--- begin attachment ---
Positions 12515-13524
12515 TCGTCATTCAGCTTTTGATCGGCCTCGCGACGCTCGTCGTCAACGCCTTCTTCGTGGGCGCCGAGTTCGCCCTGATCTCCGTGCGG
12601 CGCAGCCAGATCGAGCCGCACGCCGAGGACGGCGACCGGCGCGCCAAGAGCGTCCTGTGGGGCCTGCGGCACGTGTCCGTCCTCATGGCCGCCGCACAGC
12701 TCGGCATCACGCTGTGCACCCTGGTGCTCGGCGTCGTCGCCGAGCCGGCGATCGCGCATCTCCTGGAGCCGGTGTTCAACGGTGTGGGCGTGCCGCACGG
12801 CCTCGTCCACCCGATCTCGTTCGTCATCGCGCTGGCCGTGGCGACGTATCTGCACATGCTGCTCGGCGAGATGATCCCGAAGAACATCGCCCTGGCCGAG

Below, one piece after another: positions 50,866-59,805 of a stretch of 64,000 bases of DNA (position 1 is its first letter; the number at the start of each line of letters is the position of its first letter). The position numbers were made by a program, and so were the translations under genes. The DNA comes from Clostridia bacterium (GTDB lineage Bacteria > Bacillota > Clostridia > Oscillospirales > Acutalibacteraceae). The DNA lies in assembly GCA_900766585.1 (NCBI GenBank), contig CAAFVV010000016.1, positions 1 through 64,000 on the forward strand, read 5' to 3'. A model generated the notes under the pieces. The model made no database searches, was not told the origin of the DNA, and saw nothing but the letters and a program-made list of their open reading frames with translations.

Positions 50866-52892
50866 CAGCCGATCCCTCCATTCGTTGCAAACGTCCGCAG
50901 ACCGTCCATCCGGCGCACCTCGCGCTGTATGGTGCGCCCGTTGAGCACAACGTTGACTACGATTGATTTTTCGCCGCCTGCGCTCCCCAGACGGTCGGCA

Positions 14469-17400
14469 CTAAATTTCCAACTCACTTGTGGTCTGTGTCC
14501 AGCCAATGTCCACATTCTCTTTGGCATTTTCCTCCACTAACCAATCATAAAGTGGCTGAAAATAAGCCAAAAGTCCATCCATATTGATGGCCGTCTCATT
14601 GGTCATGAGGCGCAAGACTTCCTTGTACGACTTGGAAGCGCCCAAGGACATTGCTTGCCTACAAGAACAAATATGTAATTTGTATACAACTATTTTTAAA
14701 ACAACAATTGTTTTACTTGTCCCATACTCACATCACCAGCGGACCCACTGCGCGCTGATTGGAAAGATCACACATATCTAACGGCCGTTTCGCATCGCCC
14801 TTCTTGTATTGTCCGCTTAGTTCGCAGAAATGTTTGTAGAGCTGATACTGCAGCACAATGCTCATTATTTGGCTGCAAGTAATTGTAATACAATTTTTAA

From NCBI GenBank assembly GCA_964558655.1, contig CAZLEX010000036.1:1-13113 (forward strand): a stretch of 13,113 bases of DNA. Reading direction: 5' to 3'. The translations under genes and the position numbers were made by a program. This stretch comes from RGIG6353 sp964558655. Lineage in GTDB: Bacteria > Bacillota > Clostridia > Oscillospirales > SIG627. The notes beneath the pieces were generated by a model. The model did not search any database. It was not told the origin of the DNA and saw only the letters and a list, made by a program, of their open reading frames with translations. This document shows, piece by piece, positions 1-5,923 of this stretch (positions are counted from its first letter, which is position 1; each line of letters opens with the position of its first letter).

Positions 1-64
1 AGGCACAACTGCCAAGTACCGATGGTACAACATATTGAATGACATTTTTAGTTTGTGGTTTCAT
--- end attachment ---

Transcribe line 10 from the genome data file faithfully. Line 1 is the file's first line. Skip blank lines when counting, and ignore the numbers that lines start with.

Positions 14469-17400